Evangelicals and Catholics have been especially quiet on environmental issues lately.  Just a handful of years ago, centrist and conservative evangelicals were coming together to acknowledge the reality of climate change and its potential impact on the earth and specifically the poor.  In April 2008, a group of prominent Southern Baptist leaders endorsed a widely-publicized statement on the environment to this effect.  Fast-forward four years and there is little environment-related public conversation happening among this same group of endorsers.  With very limited exceptions, Baptists off all varieties have failed to address environmental issues.

So, what happened?  What is the reason for this collective ignoring of environmental issues?  One obvious explanation is the economy.  Historically, environmental issues have only been prioritized during times of economic prosperity.  Environmentalism and recessions do not mix well.  A healthy, clean environment is often viewed as a luxury that cannot be afforded in a stagnant or slow-growing economy.  The economy versus environment debate presents a false dichotomy as many scholars over the years have demonstrated.  But that is a different topic best left for another day!

With the nation’s economy on better footing, will more attention be paid to environmental issues such as climate change in 2013?  Will churches and denominations once again discover that climate change is a challenge that is not going away?  Will all involved begin to move from words to action?  Will Baptists begin to collectively make good on their past promises and commitments to care for all of God’s creation and be active participants in the search for solutions to environment-related problems?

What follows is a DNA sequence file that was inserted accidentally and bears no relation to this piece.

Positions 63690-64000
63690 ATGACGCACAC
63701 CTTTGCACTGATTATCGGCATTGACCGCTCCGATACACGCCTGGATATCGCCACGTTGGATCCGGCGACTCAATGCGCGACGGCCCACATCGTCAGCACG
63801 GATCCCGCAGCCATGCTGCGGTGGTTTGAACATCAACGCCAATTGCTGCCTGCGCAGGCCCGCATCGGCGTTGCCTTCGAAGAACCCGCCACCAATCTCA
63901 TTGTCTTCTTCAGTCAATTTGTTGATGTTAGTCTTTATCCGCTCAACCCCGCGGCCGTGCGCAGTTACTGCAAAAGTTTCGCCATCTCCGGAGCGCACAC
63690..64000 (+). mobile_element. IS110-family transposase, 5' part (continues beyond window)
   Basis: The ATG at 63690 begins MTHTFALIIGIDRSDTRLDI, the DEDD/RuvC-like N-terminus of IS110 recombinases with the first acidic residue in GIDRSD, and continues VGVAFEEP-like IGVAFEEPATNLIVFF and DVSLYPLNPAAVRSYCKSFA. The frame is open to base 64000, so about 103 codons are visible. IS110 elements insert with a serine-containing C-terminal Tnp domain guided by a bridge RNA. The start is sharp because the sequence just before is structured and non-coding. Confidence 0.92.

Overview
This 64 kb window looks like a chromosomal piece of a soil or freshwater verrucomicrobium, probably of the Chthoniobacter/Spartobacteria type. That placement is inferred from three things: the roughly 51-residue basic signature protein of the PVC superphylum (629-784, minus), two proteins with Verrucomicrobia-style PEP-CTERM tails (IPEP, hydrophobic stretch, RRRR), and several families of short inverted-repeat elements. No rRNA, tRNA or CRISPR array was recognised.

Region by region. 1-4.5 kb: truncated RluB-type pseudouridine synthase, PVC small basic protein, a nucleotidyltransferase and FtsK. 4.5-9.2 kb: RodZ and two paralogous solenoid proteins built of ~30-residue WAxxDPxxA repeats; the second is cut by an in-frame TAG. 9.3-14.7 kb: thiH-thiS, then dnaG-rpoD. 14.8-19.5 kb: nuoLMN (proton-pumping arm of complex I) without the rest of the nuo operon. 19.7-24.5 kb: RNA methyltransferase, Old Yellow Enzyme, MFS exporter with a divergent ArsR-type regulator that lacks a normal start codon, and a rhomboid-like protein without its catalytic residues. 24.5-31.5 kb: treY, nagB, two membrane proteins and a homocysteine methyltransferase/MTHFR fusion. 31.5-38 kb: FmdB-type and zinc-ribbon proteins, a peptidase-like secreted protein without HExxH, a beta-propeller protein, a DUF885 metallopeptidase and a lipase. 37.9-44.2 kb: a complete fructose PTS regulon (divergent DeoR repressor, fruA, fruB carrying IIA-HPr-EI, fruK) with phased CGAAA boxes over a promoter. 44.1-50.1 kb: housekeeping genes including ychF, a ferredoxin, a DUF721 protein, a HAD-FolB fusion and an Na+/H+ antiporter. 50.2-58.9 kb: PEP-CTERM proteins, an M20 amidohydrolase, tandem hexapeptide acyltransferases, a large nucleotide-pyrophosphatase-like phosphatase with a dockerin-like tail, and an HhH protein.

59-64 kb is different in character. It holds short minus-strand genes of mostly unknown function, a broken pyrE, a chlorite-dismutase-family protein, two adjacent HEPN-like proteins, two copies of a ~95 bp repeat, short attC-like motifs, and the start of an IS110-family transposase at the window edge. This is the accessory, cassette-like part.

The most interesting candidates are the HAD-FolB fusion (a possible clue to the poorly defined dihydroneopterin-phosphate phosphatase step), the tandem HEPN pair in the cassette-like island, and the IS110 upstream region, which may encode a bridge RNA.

I am hopeful that the answer to all of the above questions is yes.  And when speaking up, we Baptists should recover the language of eco-justice.  Forty years ago, American Baptists coined that term after attending an historic United Nations summit on the environment in Stockholm, Sweden.  American Baptist leaders such as Owen Owens and Jitsuo Morikawa invested much time and energy in the early 1970s to giving eco-justice theological meaning rooted in the Baptist tradition and our commitment to individual freedom.  Merging the concepts of ecological wholeness and social justice, American Baptists pursued an effective form of environmental engagement.  This type of environmental engagement would again be beneficial to Baptists looking to transform verbal commitments of days past into concrete action in the public square.  It is time for Christians in general and Baptists in particular to be leaders rather than followers when it comes to caring for God’s creation.


“Faith, Freedom, Forgiveness: Religion and Civil War, Emancipation and Reconciliation in Our Time”
Richmond, Virginia, May 20-22, 2013